The Hui Muslims in Today’s China: Between Assimilation, Integration, and Exclusion
Frauke Drewes, University of Muenster, Germany

Within the PRC, the Hui are seen as the Chinese Muslims. Contrary to their Turkic religious brothers, they speak the language of the local majority (usually Chinese) and in most cases their appearance does not differ from that of Han Chinese people. Since the end of the Cultural Revolution, however, various trends have been recognized regarding the (dis-)integration of Hui. Especially amongst young people two opposite trends have been observed: some follow the Communists’ view that religion and tradition are not modern and so endeavour to become as “Han” as possible. Others took the opportunity- especially since the reform opening of the 1980s – to revive their religion and ethnic-specific customs and through such measures “being Hui” became fashionable. Which one of the two trends young people choose to follow greatly depends on their geographical location in China, as well as their social and family backgrounds. But also the popular and governmental view of the Hui differs, depending on geographical locations. Whereas in some places Islam is supported by the government in order to present its religious tolerance to foreign Muslim investors and other guests, in other places it is restricted. Whereas in some places the Hui are tolerated as part of society, in others they are seen as strangers. Based on Chinese original sources such as newspaper and magazine articles, statistics and interviews, this paper will demonstrate the different realities of contemporary Hui in different political, geographical, and social contexts within the PRC in relation to their self-identity as Hui.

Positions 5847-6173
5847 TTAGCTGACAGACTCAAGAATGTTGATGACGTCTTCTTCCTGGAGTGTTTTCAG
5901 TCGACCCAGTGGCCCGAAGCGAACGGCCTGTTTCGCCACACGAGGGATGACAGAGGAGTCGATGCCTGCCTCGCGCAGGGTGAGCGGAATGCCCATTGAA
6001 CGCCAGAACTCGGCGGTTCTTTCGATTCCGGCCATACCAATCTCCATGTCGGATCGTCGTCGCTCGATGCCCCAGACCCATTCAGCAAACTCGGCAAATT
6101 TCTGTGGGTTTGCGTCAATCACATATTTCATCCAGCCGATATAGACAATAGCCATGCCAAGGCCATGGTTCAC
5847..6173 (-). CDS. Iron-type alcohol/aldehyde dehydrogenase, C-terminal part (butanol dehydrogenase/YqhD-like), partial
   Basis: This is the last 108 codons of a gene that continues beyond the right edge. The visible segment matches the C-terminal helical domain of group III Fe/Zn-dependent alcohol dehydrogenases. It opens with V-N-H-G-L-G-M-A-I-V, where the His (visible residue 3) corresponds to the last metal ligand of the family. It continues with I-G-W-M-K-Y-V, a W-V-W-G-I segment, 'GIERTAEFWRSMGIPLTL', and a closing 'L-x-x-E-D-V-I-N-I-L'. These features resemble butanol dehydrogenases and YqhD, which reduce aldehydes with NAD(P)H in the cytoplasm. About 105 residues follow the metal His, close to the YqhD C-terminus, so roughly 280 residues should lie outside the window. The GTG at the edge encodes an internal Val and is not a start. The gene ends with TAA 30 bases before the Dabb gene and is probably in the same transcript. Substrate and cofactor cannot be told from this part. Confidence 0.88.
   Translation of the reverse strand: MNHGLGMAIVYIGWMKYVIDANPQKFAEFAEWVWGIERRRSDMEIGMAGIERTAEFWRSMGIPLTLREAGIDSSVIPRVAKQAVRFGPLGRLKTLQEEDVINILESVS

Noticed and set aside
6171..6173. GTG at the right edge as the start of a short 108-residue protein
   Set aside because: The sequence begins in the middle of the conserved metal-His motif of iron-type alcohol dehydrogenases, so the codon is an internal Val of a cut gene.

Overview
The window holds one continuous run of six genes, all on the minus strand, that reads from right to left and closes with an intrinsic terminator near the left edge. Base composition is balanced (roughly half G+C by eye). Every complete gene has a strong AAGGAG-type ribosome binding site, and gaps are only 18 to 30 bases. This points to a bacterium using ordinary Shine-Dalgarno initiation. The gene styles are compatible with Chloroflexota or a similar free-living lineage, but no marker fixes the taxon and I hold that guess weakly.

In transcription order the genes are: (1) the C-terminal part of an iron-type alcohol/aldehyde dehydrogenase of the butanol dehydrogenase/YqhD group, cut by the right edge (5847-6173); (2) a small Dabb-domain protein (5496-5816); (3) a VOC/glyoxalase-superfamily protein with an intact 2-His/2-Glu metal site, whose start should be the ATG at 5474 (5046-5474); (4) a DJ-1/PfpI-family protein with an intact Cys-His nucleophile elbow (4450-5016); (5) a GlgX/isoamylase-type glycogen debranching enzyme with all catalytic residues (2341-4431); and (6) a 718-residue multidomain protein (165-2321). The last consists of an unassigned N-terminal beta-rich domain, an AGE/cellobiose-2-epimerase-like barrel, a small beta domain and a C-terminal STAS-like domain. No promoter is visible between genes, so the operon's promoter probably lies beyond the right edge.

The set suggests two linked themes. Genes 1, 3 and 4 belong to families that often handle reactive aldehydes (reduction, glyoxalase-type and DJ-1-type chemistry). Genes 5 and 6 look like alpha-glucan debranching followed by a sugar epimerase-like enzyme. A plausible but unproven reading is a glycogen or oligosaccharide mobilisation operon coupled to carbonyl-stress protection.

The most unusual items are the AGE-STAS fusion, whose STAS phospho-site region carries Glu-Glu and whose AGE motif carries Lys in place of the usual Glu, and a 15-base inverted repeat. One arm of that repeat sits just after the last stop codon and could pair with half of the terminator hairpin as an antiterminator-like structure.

Contemporary Religious Art of Outer Mongolia: Survival and Regeneration
Ann W. Norton, Providence College, USA

The rich history of Mongolian Buddhism nearly ended during the communist purges and persecutions of the 20th century. From 1928 to 1989 over 100,000 lamas were killed or sent to labor camps, hundreds of temples, along with their artifacts, were destroyed, and people were forbidden to practice Buddhism. Over 700 monasteries were closed and burned. Then, as the Soviet Union collapsed and Mongolia held its own pro-democracy demonstrations, the way was opened to again allow freedom of religion. Now in Outer Mongolia there is a lively regeneration of Buddhism, aided by visiting monks and nuns from Tibet, Nepal, India and the West. Temples and monasteries are being rebuilt, 'hidden' artworks are being dug up, and artists, both lay and monastic, are again creating. This presentation includes material collected and photographs taken during a research trip to Outer Mongolia in the summer of 2010. The re-connection with Tibetan art is evident in many contemporary works. At the same time, traditional aspects of shamanism and nature worship, as well as near-abstract 'Western' styles can be seen. This combination of traditional and imported elements contribute to a hybridization of both the arts and religious practices in contemporary Outer Mongolia. By the late 20th century, Mongolian Buddhists themselves seemed near the edge of extinction. Now it is clear that an inner spirit survived and has been rekindled. It is vital that we observe and analyze Outer Mongolia's religious art during this rapidly changing period.